Final Reflection: Ryan Ferrell

For my final reflection for DTC 201, I chose to listen to the oral history projects from Emily Bruckner, Christian Solovey, and Jenna Walker.

Emily Bruckner –  She interviewed her father, Brian Bruckner, about the comparison of traditional lecture classes back in the 90s, compared to educational technology in the present day. Some themes I found were lectures, online classes, and e-books. I believe that the most interesting and relevant (to me) part of the interview is when he talks about the lack of interaction in lectures online compared to traditional in-person lectures. This usage of technology makes it simple to get lecture recordings of your professors explaining the topic, but there is no chance for immediate interaction to ask questions or anything. Although, office hours are comparable and similar, while e-books have made reading textbooks so much more accessible, allowing you to read in many settings. This is a great oral history, talking about the change in learning styles between generations as technology advances.

Christian Solovey – He interviewed DJ Tommy Gunz about the change of musical DJ equipment from the 90s to present day. Some themes I found were mixing boards, music selection, and music storage. What I found most interesting and relevant to the context of the interview was how in the 90s, they were limited to two records and mixing off those, the instrumentals and lyrics; while today, we have computers that store all the music, instrumentals, beats, lyrics, etc. that can be used to mix music. So, the combination of music is boundless. This is a great oral history, going back and forth, comparing modern music technology to that of the past.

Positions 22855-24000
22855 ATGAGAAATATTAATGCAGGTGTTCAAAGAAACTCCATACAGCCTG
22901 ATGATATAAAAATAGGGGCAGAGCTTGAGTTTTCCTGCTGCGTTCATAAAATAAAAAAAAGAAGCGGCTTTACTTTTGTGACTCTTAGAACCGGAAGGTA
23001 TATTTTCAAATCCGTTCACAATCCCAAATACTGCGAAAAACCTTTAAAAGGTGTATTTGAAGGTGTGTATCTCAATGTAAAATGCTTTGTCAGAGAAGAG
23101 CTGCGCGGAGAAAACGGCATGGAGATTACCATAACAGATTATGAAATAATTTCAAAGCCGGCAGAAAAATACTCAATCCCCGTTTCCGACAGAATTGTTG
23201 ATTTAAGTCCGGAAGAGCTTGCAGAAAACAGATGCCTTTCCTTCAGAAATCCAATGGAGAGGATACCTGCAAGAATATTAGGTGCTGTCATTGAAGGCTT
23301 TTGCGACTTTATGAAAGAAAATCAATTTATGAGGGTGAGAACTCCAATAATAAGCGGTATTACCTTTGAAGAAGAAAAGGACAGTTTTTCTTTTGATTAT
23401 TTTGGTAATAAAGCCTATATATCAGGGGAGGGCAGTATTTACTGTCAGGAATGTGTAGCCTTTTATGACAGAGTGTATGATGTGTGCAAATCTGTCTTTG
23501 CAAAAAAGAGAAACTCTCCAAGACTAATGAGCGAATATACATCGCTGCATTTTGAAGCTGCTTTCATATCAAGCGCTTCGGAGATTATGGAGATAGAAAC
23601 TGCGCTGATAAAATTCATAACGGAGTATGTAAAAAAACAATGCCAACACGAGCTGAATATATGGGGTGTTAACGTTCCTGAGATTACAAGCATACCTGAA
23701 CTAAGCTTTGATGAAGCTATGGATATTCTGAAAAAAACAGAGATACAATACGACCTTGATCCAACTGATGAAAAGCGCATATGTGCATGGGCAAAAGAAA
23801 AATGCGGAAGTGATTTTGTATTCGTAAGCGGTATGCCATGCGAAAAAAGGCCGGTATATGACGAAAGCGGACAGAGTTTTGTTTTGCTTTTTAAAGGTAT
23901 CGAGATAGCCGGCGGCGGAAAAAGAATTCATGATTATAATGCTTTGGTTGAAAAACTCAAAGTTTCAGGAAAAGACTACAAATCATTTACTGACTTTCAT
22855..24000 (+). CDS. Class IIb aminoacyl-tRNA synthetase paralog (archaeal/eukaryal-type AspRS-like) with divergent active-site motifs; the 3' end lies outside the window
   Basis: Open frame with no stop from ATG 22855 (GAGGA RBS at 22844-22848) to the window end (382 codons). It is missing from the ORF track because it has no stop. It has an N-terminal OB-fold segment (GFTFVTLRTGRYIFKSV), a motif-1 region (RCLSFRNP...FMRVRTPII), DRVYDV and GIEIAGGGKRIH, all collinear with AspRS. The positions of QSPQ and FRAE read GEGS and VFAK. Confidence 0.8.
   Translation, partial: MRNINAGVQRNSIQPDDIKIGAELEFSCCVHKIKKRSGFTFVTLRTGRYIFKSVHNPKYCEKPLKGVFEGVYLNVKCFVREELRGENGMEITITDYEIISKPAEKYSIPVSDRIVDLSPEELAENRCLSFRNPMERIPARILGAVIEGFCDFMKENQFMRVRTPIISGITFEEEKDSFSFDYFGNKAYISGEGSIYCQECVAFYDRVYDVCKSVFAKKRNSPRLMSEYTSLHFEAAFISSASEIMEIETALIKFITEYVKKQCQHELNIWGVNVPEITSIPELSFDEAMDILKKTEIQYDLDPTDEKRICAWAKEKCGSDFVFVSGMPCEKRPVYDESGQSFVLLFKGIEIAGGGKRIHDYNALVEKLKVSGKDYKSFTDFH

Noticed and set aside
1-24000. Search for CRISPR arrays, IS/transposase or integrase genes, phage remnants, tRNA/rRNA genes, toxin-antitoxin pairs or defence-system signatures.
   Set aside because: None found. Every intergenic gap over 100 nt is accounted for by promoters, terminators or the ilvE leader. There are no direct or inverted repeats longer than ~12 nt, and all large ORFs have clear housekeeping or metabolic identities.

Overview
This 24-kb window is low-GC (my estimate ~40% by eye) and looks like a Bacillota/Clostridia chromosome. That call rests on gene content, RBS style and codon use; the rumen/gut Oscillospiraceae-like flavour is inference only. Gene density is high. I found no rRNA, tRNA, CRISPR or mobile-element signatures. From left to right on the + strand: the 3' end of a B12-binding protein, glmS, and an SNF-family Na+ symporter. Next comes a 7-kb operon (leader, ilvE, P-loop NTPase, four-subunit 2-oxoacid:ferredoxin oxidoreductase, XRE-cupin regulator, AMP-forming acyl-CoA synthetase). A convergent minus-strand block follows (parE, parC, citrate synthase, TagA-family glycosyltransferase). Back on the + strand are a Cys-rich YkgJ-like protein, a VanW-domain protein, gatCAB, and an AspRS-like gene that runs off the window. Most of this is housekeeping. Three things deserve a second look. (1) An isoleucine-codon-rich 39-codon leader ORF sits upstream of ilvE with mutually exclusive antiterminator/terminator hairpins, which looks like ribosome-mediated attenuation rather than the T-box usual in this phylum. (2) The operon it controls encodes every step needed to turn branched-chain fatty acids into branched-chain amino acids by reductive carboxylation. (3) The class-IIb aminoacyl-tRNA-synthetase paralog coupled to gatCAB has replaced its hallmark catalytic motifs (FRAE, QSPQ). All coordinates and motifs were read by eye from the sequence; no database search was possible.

Jenna Walker – She interviewed her grandma about the evolution of literary technology. from the 50s and 60s to the present day. Some themes I recognized were hand writing, typewriters, and computers. What I found most interesting relevant was the change from having to review your writing, spellcheck it, and hand change something to being able to have instant spellcheck, grammar check, and you can just highlight it and either select a change or quickly make the change yourself. This is a good oral history, representing the change of how typing and the process of creating literary art had changed and become more sufficient.

This entry was posted in Fall 2018 Archive (201), Uncategorized. Bookmark the permalink.

Leave a Reply

Fill in your details below or click an icon to log in: Logo

You are commenting using your account. Log Out /  Change )

Facebook photo

You are commenting using your Facebook account. Log Out /  Change )

Connecting to %s